Industrial noise pollution is more than just annoying — it also has profound negative impacts on our health and the health of animals in urban environments. And while prolonged noises are typically thought to be the worst offenders, a team of researchers from the University of Manitoba has found that unpredictable noises are particularly problematic for Alberta’s songbird population.
The study was authored by Patricia Rosa, an assistant professor at St George’s University, and Nicola Koper, a professor in the University of Manitoba’s Natural Resources Institute, and published in the Journal of Applied Ecology.
Oil well drilling has long been recognized as an environmental issue throughout Alberta, and noise pollution is just one of its impacts. These noises can vary from the erratic, clamorous sound of a new well being drilled, to the repetitive hum of a well operating over many months.
Rosa and Koper were interested in learning how this noise pollution was affecting local species — in particular, species that rely on acoustic communication. They decided to study the impacts of the oil wells on four species of grassland songbirds native to Alberta, two of which are federally threatened species.
To do this, the researchers set up audio recordings of the two types of noise — unpredictable drilling noises, or repetitive operating noises — across Alberta. They used recordings to ensure that their results were solely due to the noises themselves, and not the infrastructure associated with drilling or operating.
The drilling noises were played for 24 hours a day over two 10-day periods (which is the amount of time it takes to drill an oil well) while the operating noises were played non-stop for a 90-day period. In both bases, the birds were monitored continuously throughout three consecutive breeding seasons.
Studies have shown that prolonged exposure to noise pollution is particularly harmful, so the scientists guessed that the operating noises would have a greater impact on the birds. After monitoring different birds over time, however, they were surprised to find the opposite: the shorter-term drilling noises were actually far worse.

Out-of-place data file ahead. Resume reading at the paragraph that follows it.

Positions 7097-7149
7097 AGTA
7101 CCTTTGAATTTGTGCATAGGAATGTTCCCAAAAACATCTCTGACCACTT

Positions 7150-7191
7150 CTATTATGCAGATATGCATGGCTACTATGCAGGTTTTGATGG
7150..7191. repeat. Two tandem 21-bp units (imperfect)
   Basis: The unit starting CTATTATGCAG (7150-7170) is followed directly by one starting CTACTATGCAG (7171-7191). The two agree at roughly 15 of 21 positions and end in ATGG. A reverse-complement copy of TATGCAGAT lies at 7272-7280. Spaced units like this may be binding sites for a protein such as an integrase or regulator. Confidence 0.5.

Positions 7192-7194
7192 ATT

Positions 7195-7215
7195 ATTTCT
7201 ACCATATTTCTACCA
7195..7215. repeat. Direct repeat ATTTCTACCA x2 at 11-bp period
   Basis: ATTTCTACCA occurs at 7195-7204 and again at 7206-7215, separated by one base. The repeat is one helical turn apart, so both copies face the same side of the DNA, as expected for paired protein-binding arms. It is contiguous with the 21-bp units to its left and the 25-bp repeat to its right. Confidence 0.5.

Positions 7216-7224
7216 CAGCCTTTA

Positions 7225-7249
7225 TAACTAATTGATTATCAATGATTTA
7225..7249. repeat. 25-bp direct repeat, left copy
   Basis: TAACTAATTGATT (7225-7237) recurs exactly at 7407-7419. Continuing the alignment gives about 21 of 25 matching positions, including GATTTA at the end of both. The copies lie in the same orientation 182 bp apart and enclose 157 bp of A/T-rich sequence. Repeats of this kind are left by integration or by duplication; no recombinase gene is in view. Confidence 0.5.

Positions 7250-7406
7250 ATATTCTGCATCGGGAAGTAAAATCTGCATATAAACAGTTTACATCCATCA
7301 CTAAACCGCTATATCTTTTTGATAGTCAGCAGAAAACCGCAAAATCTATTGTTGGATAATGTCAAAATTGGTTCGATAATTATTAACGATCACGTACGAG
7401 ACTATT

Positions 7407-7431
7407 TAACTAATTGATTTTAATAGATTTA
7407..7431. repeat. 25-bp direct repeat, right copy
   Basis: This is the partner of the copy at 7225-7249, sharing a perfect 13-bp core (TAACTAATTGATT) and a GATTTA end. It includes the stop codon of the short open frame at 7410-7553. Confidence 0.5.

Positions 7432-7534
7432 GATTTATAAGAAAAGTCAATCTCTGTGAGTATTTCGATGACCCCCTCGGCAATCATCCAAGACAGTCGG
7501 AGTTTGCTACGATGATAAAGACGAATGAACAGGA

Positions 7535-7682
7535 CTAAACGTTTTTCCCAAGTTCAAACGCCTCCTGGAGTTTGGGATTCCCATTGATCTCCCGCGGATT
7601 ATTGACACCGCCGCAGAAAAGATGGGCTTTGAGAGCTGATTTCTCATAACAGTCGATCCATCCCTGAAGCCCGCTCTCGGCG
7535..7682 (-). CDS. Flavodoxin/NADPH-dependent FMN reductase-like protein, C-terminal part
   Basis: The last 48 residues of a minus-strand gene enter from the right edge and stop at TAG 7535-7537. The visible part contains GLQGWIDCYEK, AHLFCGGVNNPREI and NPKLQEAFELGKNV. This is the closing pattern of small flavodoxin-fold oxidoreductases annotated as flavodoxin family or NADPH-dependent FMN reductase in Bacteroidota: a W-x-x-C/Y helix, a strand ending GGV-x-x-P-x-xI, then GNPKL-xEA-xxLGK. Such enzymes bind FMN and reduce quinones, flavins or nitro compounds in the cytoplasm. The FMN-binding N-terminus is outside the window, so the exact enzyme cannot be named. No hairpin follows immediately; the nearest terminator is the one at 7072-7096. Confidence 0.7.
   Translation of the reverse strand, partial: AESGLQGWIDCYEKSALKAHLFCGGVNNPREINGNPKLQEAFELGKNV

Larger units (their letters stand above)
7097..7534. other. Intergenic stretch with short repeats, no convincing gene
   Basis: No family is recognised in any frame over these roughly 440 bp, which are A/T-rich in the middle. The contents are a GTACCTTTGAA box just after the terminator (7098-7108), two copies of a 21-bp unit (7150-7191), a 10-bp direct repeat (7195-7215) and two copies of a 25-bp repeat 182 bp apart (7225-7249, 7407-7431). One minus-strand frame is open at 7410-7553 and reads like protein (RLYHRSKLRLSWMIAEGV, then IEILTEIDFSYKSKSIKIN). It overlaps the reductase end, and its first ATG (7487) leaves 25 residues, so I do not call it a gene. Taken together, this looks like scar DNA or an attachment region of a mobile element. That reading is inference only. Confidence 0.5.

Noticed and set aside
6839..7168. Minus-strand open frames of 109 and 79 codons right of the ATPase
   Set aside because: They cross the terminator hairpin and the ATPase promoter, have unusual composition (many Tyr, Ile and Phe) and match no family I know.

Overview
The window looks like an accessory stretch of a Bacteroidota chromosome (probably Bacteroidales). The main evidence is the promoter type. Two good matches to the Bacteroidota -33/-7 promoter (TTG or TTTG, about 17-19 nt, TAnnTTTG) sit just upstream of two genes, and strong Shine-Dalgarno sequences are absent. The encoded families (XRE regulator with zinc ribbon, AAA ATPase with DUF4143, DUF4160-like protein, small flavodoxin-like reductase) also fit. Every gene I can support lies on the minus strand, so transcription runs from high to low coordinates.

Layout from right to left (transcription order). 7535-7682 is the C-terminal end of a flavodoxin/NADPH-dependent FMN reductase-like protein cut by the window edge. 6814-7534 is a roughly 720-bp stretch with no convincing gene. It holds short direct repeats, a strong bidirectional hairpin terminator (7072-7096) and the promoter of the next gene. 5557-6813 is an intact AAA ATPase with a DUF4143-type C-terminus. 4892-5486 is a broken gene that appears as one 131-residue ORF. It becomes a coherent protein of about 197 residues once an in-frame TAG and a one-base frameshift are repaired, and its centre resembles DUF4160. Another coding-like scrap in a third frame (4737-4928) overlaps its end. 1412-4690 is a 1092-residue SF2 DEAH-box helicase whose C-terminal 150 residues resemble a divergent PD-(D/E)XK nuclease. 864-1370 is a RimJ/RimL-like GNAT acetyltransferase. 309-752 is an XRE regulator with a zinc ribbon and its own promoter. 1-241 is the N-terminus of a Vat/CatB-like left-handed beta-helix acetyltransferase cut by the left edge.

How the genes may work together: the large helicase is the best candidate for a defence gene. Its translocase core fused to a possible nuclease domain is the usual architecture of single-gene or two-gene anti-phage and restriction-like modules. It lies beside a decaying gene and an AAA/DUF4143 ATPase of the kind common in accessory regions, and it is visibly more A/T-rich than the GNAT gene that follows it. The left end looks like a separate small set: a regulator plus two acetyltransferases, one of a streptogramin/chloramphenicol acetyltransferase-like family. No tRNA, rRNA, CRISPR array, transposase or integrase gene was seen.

“The assumption has been that if noise is there for longer, it is worse environmentally,” explained Koper in a press release.
“But our results show this is wrong.”
The researchers found that some birds actively avoided sites with drilling noises, while those that did nest near the drilling noises had trouble reproducing. The birds laid fewer eggs, and their offspring weren’t as healthy as those that nested farther away from noise pollution. In fact, one species was 85% less successful at nesting when situated near the drilling noises.
Rosa and Koper suspect that this has to do with the nature of each type of noise. The drilling noises are unpredictable, and therefore may be more difficult for the birds to adjust to. The drilling noises are also occasionally louder, but the noise itself is variable and tends to occur in shorter spurts.
The authors believe that this is an area which policymakers need to focus on. While noise regulation guidelines typically focus on how loud noises are in urban areas, it’s also important to also consider which types of noises we’re making, and make sure that these policies extend to prairie habitats.
“[W]e should rethink how we regulate and think about noise by paying particular attention to unpredictable, acute, or variable noises,” Koper said.
“Our findings suggest that drilling could either take place outside of the avian breeding season, […] or alternatively that sound barrier walls could be placed around oil well drilling rigs.”